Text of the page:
The majority of urban hydrological models focus primarily on differences in the rainfall-runoff ratio between pervious and impervious area. Impervious area (as I have mentioned in a previous post), is traditionally assumed to be the major causal source of changes in the hydrological cycle associated with urbanization. Infrastructure-centric urban hydrologic models assume that water that is infiltrated or evapotranspirated before reaching drains and pipes has “exited” the system. As more and more infiltration-based stormwater control measures are implemented however, this assumption needs to be more closely examined. Are urban soils and the urban subsurface truly effectively inexhaustible in capacity? This question is particularly important when we think about multiday rain events and changes in intensity of rainfall associated with climate change.
This is the reason why in my research I do not ignore subsurface dynamics in my hydrological modeling. By utilizing a coupled, fully three-dimensional surface-subsurface, land-atmosphere model, I can investigate the extent to which subsurface interactions may impact how we think about extensive infiltration practices, and how evapotranspiration (land-atmosphere flux) and infiltration (surface-subsurface flux) may be influenced by various controls in landscape, such as spatial configurations of tree cover, imperviousness, topography, wetness indices, and hydraulic conductivity and soil porosity.
I am finally finished running the simulations for all nine of the scenarios I am testing. For those unfamiliar with the ParFlow.CLM modeling system I am using, the outputs of this model are fully distributed in three-dimensional space, and the user can output 3-D pressure fields, and saturation, as well as specific components of the water balance, such as evapotranspiration and overland flow as part of the simulation.
A combination of post processing using ParFlow tools (deployed through commands using Tcl scripts), FORTRAN scripts for calculations on the entire domain over time, and visualization in VisIt allow me to really dig into sources of causality for responses that reflect the integration of heterogeneous conditions over the entire domain. For example, I noticed a large difference in peak overland flow between two of my scenarios, and could “search” my domain for major anomalies in response between the two:
Using “index select” in Visit, I could visually identify where positive pressure head was building up in this scenario compared to other scenarios. In this case, the main source of the the mitigated overland flow peak was due to pervious pavement located in ‘reverse crowned’ alleyways, so I made a cross section through the the alleyway to see how pressure head is propogating through the subsurface. In the above gif animation, you can see the positive pressure head (red) propagating down through the alley on the left hand side (to the left of the “burned in” pipe in the center of the slice). (Building footprints are visible at the surface in green because their imperviousness and higher manning’s coefficient direct overland flows and positive pressures away more quickly). The pervious pavement in the alley not only treated rain falling on the alleyway, but was also intercepting runoff from adjacent pervious and impervious areas. In fact, the build up of positive pressure in the layers underlying the alleyway even after the original peak suggest a prolonged subsurface flow interception of flows even after the initial peak response has passed. This observation is now leading me to think more about how to capture heterogeneity among different timescales of response and how this relates to spatial heterogeneity in urban watersheds.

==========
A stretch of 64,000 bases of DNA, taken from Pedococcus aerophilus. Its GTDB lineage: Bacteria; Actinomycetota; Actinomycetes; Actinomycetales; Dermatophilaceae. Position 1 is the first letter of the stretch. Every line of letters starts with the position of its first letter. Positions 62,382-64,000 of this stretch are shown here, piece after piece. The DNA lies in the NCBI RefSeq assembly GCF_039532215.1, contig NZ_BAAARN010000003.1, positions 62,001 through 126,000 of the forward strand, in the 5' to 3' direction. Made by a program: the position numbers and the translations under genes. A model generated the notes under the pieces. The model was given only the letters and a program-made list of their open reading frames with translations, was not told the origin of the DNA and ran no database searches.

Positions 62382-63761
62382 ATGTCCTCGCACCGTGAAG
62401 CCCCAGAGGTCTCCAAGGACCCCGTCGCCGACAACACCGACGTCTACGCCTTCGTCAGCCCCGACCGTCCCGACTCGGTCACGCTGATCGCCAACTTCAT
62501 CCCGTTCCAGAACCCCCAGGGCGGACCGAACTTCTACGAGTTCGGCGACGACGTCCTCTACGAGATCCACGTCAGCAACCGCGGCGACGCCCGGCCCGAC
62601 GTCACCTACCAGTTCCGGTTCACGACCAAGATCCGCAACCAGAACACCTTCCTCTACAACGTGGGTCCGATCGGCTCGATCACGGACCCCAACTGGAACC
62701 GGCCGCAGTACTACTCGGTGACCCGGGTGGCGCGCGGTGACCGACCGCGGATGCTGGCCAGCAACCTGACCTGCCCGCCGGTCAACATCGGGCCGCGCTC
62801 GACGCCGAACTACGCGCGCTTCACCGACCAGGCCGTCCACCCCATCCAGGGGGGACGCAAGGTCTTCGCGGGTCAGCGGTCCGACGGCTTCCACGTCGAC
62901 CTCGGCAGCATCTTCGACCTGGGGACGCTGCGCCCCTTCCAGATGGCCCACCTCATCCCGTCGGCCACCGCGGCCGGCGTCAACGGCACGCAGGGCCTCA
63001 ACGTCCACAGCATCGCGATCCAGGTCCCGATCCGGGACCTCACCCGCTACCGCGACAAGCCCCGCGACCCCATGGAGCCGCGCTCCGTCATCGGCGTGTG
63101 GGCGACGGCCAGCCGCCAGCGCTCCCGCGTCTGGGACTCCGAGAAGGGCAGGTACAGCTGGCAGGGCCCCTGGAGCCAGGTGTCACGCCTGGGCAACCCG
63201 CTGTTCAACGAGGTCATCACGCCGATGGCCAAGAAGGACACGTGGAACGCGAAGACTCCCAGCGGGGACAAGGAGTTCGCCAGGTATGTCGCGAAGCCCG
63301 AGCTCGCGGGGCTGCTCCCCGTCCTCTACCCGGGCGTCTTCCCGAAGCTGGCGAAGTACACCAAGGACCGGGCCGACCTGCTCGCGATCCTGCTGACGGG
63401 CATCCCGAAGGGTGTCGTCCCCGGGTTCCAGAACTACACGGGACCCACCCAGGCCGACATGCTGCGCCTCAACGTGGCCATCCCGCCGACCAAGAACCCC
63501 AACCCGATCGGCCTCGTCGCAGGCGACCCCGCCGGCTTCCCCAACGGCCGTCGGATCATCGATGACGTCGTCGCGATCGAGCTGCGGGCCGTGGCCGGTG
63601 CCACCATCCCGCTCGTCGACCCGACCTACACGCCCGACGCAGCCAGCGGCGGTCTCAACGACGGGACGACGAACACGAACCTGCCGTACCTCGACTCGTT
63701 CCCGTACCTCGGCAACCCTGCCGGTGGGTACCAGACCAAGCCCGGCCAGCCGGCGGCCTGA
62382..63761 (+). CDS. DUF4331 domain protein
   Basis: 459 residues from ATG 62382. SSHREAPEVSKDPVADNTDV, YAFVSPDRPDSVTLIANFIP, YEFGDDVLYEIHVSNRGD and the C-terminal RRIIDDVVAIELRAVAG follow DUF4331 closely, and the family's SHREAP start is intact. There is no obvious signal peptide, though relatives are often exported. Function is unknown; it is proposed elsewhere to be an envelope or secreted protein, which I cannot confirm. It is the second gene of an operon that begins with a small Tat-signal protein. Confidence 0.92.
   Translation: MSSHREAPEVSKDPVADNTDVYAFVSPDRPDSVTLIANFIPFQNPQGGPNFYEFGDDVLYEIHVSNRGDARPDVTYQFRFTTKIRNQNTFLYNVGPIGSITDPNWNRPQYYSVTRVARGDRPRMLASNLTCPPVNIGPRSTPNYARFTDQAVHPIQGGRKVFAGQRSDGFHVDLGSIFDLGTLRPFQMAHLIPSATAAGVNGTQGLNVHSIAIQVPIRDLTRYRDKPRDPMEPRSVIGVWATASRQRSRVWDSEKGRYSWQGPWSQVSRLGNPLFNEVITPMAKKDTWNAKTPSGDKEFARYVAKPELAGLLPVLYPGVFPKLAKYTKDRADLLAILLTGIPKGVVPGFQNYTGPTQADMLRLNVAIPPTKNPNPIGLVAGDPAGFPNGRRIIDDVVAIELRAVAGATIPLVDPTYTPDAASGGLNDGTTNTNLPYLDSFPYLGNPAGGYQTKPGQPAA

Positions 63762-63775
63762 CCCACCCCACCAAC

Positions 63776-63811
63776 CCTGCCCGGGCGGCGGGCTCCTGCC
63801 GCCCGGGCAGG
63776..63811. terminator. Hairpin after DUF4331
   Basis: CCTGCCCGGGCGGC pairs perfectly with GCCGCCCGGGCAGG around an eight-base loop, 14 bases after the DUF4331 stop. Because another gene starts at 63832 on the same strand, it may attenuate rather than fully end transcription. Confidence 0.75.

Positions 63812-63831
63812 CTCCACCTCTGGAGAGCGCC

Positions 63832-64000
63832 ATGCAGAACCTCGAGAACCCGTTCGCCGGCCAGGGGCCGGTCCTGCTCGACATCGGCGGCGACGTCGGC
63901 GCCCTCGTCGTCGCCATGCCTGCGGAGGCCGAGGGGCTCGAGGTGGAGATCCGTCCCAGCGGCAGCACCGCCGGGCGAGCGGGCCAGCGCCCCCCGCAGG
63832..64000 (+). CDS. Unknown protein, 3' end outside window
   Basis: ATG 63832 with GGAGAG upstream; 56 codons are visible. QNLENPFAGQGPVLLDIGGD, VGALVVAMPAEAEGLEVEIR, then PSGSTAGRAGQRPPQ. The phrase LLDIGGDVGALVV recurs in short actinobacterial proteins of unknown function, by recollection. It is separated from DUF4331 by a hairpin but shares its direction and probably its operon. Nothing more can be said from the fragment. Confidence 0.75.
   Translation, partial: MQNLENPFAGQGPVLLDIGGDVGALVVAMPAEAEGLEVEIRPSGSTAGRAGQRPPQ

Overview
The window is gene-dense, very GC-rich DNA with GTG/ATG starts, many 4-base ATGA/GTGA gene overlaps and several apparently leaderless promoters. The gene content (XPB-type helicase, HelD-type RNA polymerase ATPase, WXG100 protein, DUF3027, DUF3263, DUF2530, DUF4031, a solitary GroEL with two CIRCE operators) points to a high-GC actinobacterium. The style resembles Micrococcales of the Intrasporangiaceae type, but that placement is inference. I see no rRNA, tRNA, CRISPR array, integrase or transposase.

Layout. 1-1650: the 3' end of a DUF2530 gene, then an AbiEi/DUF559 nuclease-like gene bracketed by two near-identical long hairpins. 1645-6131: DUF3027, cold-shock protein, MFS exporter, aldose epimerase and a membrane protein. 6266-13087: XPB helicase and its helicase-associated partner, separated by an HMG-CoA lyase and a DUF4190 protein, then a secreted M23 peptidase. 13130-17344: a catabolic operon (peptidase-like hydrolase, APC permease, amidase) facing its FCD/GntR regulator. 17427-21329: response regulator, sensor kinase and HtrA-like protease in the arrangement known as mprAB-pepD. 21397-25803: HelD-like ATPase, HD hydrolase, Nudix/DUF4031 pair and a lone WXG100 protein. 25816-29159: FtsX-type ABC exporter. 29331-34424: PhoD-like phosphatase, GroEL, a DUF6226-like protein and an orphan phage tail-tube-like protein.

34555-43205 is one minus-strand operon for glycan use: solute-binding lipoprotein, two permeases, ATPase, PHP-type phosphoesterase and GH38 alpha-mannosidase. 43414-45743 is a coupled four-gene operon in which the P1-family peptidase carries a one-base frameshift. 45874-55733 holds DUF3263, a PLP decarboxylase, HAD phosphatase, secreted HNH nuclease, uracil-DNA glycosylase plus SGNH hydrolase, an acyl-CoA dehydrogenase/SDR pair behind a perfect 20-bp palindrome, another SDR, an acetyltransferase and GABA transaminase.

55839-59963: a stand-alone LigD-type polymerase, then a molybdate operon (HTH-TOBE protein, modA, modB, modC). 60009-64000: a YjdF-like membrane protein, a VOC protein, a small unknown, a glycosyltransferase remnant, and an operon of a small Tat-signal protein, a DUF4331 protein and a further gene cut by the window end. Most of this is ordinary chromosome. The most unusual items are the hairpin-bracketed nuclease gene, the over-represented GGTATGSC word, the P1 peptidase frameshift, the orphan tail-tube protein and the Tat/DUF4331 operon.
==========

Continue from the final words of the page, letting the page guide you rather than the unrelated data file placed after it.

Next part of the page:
In addition, such high resolution ecohydrological modeling (hydrological modeling that also accounts for the distribution of water in vegetation) will be increasingly important in quantifying other benefits of “green infrastructure” planning, such as urban microclimate control and urban heat island effect mitigation. The spatial placement and configuration of infiltration-based stormwater control measures, and thus spatially dependent changes to evapotranspiration rates are important to measures to quantify and have the potential to be highly variable even at relatively small spatial scales.